A 25-year-old Slough man has been charged with murder - following the death of a badly injured man found in the High Street in the early hours of Christmas Day.

Police believe 36-year-old Philip Deans may have lain there between the Contract Options offices and Peri Peri Chicken restaurant for more than a hour before he was found - possibly because people thought he was asleep.

Officers were called to the scene at 2.26am.

Mr Deans was taken to hospital for treatment where he died from his injuries on Boxing Day.

Dawid Debski, 25, of Faraday Close, Slough, was arrested on Saturday and charged with murder yesterday (Sunday) after a post mortem carried out that day confirmed the cause of death as a head injury.. He is due to appear at Reading Magistrates’ Court today.

Speaking before the arrest Investigating officer, Detective Inspector Sally Spencer, of the Major Crime Unit, based at Taplow police station, said: “We are currently working to establish the circumstances of this incident in which a man has tragically died.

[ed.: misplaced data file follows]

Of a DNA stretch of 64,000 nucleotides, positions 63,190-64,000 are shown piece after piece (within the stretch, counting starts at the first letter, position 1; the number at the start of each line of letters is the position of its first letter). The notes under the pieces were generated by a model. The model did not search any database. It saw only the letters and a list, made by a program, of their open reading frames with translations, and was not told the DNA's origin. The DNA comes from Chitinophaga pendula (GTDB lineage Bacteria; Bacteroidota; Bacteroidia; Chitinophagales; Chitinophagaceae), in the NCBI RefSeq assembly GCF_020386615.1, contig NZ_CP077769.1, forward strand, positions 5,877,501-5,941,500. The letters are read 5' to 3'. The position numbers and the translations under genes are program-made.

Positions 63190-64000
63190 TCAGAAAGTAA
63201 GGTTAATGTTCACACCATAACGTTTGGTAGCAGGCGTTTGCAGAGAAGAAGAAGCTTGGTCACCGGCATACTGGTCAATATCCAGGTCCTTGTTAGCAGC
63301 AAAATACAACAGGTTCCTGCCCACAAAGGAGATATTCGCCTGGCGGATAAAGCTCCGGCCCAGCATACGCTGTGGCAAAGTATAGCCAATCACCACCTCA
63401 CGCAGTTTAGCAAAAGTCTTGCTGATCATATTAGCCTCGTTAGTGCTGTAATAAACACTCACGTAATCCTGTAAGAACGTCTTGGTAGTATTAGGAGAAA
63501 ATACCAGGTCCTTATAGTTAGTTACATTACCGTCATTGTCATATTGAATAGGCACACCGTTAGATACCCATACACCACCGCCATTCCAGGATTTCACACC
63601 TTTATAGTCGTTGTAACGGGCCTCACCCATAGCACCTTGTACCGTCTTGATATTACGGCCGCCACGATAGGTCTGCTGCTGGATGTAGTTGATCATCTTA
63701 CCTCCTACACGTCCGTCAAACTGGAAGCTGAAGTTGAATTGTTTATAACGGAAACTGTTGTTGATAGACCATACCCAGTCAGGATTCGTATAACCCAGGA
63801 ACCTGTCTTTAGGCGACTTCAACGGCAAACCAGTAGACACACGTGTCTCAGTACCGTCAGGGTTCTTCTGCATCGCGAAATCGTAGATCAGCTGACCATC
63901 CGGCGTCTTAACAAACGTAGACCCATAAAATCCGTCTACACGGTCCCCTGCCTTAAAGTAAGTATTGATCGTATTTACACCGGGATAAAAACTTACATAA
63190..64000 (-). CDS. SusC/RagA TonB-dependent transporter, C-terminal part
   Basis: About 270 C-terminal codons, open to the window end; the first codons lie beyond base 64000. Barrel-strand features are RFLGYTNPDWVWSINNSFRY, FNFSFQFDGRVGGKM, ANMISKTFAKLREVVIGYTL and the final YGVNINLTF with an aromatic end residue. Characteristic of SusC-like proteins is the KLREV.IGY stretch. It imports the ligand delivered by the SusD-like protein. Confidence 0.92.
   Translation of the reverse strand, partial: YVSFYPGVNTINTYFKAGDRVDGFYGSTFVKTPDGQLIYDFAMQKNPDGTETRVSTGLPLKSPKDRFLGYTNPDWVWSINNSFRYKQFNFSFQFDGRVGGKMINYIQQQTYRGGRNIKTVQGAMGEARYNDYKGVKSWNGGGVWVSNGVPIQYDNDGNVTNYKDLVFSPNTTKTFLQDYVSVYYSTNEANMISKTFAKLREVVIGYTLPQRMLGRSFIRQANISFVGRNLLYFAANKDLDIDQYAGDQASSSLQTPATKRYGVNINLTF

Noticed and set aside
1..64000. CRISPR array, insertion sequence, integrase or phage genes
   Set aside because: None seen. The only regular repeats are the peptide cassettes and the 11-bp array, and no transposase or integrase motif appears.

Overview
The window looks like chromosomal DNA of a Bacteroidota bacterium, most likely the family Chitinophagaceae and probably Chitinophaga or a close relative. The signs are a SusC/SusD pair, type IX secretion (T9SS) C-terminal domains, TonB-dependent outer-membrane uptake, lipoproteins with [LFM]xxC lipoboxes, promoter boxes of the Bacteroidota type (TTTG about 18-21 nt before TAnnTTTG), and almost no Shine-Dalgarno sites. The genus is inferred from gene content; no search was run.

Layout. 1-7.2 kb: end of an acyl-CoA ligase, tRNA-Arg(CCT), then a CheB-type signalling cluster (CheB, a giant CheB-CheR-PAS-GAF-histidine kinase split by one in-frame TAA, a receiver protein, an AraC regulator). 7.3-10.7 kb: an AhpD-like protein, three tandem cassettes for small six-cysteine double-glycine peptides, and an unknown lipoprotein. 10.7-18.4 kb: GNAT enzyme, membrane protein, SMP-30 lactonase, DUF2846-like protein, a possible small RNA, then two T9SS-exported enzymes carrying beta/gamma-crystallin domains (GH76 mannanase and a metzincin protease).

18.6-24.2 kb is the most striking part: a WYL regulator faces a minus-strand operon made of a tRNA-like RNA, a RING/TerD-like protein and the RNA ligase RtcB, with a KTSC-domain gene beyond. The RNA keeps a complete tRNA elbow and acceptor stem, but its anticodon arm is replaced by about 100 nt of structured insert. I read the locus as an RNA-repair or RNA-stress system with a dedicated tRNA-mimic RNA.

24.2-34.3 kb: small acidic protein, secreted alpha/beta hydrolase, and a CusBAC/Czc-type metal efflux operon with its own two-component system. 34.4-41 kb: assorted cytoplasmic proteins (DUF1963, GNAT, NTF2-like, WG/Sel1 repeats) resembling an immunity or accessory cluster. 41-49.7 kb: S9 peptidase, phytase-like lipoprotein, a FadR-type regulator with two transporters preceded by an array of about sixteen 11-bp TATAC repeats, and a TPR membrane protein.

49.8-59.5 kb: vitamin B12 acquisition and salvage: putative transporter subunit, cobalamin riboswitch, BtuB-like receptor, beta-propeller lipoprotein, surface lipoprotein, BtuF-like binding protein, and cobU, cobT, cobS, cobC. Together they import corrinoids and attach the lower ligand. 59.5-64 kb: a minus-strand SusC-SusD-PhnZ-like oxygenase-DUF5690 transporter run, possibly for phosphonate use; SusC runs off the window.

“We believe there was an altercation with another man which left the victim on the ground in High Street for approximately one hour before he was found, appearing as if he was asleep.

“The victim was wearing a black beanie hat, black gloves, black jeans and a dark grey hooded jacket that had furry material inside the hood. Underneath his coat, he was wearing a black hooded jacket with a white zip and a white cord through the hood over a navy knitted woollen jumper. His shoes were dark coloured trainers with a white sole.

“I would urge any witnesses or anyone who has any information about what may have happened to please come forward.

“This happened in a busy area in which there were cars and people passing by.

“I would also appeal to any drivers to check dash-cam footage in case it may have captured something that could assist with our investigation.

“Anyone with information can contact police on 101 or make a report online quoting reference URN 150 25/12.

“Alternatively, if you wish to remain anonymous, you can contact the independent charity Crimestoppers on 0800 555 111.”